EU clamping down on business privacy breaches with steep fines

The European Commission, in the face of their previous sanctions against Facebook are finalising new privacy protection rules, stating that companies could be fined up to 5% of their global sales for violation.

Marking the first time the data protection legislation has been updated since 1995, the new rulings apply to the mishandling of the data of customers, suppliers or employees.  On top of this, as they could apply to foreign companies with branches within the EU, that means the world isn't out of the grasp of these new privacy laws.

The proposals look set to bring the Data Protection Act into the cloud computing era, as it would significantly increase EU power against when companies sell customer data to third party companies (can see why Facebook got hit pretty hard last week by Europe and the FTC).  Under new rules, companies would have 24 hours to report any data breach to the respective authorities and parties that could be affected.  Yes, this would mean that Sony would be paying billions for the PSN outage, if this were in place.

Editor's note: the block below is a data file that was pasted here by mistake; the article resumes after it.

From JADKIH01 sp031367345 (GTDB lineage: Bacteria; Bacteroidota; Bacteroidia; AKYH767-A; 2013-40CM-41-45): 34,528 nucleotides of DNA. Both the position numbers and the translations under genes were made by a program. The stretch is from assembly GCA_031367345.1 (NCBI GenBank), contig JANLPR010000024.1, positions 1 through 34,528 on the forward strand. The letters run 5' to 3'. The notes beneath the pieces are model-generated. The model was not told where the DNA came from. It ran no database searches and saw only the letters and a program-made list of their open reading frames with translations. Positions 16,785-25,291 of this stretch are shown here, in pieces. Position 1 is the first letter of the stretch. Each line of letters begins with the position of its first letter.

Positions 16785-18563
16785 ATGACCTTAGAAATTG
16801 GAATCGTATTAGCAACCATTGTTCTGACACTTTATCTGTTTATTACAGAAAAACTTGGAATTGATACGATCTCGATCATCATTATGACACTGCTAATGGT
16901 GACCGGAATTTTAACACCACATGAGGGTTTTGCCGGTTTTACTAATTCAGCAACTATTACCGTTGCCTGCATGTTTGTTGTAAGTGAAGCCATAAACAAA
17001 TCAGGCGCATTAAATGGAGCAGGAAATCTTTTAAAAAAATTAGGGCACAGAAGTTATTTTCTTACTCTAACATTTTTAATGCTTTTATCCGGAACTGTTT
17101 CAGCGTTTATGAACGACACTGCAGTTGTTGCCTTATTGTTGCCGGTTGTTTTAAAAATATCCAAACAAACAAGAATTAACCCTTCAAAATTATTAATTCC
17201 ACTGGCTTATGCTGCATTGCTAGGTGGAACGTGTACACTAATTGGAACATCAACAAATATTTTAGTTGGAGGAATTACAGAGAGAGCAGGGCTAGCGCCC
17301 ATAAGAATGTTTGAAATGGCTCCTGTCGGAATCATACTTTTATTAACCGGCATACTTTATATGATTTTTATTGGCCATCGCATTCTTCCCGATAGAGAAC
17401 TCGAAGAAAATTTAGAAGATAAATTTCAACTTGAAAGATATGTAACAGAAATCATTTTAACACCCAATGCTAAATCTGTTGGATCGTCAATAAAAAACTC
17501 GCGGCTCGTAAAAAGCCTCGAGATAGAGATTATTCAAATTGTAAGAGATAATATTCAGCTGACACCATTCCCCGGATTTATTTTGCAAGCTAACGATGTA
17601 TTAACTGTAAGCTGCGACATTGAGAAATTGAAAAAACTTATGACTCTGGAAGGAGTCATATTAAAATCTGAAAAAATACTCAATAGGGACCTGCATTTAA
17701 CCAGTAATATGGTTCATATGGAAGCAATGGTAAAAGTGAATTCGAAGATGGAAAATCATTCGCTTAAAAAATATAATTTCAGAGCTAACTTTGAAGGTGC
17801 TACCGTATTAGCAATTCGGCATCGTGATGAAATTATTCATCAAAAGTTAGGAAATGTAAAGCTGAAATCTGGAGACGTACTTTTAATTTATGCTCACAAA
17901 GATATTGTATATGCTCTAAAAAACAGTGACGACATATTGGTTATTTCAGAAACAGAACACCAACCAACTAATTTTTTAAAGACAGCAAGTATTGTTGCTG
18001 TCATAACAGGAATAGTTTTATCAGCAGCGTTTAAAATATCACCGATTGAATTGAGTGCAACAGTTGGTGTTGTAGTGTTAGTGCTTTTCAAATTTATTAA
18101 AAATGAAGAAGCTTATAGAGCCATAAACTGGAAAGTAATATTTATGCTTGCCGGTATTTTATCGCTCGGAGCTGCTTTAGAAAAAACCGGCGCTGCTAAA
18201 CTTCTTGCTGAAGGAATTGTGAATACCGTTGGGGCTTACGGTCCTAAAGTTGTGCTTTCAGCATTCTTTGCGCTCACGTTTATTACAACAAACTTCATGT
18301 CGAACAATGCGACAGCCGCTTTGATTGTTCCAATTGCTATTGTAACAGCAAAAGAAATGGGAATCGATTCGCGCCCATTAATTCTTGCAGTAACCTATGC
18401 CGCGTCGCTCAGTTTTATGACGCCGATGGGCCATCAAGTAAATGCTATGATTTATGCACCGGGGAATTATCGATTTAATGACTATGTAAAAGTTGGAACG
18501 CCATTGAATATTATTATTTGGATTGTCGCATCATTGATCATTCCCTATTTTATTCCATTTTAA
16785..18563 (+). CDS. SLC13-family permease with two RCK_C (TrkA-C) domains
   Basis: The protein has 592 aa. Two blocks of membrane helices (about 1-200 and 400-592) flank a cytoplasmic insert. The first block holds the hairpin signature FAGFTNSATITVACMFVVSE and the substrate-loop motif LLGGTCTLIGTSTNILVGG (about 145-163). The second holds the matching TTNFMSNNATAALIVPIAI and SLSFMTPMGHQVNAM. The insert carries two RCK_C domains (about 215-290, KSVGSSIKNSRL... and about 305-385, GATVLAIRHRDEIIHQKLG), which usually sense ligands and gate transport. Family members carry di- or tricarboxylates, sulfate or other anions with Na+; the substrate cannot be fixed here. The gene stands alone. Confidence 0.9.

So out of those to be hit pretty hard by thise, we can make the safe assumption that both social networks, gaming platforms and analytical companies are going to be hit pretty hard in the wallet.  But as legislation could take up to four years for implementation, due to resistance within the EU, we best get comfortable setting up 2-step verification for Gmail and keeping passwords varied

Source: Financial Times